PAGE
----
Remember the other day when I was saying that I’d be lucky if I were able to be an active, involved grandmother at the age of 72?
The other day I was watching The Rick Mercer Report, which is a funny news-ish kind of show here in Canada like Jon Stewart’s show in the States. He was doing a little feature story on Hazel McCallion, also known as “Hurricane Hazel,” who is the mayor of Mississauga.
Mississauga is a very nice, very huge bedroom community just outside of Toronto. Hazel has been the mayor there for a record-setting 31 years.
Thirty-one years, you say? Why, she must be what, seventy?
You’re off by a clear mile. She’s 88. That’s EIGHTY-EIGHT. Still going to work every day.
When the profile started, I expected her to be a little shaky and a little dotty. I figured that people had kept electing her out of sentimentality, or maybe an unwillingness to hurt the feelings of a sweet old lady by not voting for her.
But no. Hazel at 88 is both sharper than I am and in better physical shape. She and Rick Mercer played HOCKEY, for crap’s sake. She was plenty limber enough to dance around the city in a hilarious rock video and seemed able, quite frankly, to kick Rick’s ass if required.
And sassy! Holy cow, the sassy. She clearly had a firm grasp of the city’s social and political challenges and continues to do impressive work handling the city’s growth and attracting business to the area.
I seriously want to BE Hurricane Hazel. Or at least have her provide my grandkids with a suitable grandparent while I languish in an old people’s home.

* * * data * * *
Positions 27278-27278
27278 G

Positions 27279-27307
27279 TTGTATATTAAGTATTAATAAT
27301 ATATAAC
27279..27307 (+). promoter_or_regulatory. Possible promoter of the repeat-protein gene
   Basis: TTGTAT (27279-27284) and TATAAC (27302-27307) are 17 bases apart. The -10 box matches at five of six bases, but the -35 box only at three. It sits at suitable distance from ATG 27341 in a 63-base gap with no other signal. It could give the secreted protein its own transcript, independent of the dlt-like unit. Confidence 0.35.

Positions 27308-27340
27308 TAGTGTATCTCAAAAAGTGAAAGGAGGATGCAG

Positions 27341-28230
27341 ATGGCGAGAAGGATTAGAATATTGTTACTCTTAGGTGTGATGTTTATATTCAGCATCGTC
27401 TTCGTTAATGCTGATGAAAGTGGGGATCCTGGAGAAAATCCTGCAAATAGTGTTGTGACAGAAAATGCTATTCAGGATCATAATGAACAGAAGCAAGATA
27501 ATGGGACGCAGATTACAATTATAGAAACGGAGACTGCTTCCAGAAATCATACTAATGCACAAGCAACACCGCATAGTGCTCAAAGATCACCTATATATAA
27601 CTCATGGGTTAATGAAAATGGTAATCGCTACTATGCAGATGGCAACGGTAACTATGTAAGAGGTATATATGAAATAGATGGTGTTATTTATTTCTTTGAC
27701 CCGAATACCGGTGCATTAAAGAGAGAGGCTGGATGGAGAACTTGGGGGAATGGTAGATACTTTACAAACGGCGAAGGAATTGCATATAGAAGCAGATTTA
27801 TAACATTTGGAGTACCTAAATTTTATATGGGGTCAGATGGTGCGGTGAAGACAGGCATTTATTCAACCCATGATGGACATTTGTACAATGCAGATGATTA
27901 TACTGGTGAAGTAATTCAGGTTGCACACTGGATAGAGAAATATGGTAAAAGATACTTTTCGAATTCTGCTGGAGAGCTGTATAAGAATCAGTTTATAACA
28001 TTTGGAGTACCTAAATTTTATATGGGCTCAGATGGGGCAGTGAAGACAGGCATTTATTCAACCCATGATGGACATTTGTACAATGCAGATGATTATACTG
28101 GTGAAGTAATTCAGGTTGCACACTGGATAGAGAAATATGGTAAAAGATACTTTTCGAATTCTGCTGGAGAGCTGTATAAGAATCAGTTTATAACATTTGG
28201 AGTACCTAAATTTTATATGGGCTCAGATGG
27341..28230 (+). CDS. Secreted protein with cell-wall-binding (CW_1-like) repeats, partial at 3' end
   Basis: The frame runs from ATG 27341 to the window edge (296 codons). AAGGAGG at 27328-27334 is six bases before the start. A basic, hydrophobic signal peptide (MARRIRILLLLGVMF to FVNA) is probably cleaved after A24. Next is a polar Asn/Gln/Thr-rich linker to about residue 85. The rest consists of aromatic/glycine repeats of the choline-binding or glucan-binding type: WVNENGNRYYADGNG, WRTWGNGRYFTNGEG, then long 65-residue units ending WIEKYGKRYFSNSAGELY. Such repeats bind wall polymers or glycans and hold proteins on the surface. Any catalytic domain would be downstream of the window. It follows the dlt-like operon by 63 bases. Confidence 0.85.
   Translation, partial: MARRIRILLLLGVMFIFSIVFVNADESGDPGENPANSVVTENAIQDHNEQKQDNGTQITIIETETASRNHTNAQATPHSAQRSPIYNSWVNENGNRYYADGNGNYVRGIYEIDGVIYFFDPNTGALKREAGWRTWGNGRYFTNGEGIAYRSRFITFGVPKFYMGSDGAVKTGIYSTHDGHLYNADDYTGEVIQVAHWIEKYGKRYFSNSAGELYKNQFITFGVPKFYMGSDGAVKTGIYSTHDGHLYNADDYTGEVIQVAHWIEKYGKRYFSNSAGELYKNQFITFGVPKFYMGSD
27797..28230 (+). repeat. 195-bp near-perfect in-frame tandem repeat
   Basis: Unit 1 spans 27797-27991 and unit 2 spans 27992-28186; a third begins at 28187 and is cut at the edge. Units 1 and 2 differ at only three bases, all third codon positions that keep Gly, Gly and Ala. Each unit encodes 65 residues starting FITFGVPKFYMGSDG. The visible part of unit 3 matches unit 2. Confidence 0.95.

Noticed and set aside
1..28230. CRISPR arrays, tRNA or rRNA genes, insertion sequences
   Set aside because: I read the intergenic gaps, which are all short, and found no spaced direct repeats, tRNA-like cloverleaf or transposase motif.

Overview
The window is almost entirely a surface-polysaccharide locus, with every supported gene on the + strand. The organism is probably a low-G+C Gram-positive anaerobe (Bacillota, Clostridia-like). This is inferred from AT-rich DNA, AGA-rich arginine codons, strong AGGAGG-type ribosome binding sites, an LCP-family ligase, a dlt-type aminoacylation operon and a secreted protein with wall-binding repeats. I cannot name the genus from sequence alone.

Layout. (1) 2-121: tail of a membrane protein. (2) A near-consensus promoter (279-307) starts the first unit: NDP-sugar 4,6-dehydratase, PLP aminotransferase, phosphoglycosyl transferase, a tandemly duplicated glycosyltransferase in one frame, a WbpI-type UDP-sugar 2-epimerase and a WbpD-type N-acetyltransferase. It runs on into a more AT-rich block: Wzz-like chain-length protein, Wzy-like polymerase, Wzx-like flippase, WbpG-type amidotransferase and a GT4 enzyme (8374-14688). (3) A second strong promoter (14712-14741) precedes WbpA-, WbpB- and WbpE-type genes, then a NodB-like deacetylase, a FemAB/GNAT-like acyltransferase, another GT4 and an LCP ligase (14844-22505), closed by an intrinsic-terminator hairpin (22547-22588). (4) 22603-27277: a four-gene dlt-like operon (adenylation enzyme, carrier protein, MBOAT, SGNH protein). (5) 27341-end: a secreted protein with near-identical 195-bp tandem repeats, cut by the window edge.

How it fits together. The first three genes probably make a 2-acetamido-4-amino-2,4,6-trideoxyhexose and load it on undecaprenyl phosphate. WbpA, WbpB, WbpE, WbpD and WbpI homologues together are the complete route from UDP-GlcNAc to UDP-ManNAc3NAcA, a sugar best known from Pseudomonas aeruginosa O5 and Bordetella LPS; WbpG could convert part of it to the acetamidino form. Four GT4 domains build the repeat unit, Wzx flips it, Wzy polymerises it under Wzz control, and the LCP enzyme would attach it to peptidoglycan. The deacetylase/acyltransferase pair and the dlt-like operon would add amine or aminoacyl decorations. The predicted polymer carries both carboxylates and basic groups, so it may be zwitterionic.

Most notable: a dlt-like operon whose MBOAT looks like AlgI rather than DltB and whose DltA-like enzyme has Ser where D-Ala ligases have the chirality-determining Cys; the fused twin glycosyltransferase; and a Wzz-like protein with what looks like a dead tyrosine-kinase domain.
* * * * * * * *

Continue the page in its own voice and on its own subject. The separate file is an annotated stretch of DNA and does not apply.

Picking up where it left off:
On a related note, I was thinking last night about the opening chapter in Malcolm Gladwell’s new book, Outliers. He tells the story of a small town in Pennsylvania where the people just never seemed to get sick — rates for all major diseases were about a third of rates for the similar population, and almost all deaths in the town were simply due to old age. Plenty of research into the population revealed that the reason for their general wellness wasn’t their genetics, or the hill where they lived, or what they were eating. It was simply that everyone in the town knew each other — they were all immigrants from the same small area in Italy. They spoke the same language, shared the same values, and everyone looked out for everyone else. Often, three generations of a family would live together and care for each other. It was that sense of community, of having a place to belong, of having a complete social support system, that removed much of the stress and loneliness of everyday life and allowed these people to be happy and healthy much longer than most.
I’m thinking that these days, it’s the blogging community that provides that kind of support — that makes you feel like you’re a part of something, that others out there think and act like you, that people are available to answer your questions or come to your aid if need be.
So since I blog, maybe I’ll get to be Hazel-esque someday, after all.
Which is awesome! I’m going to go right ahead and book that vacation to DisneyWorld for the year 2072!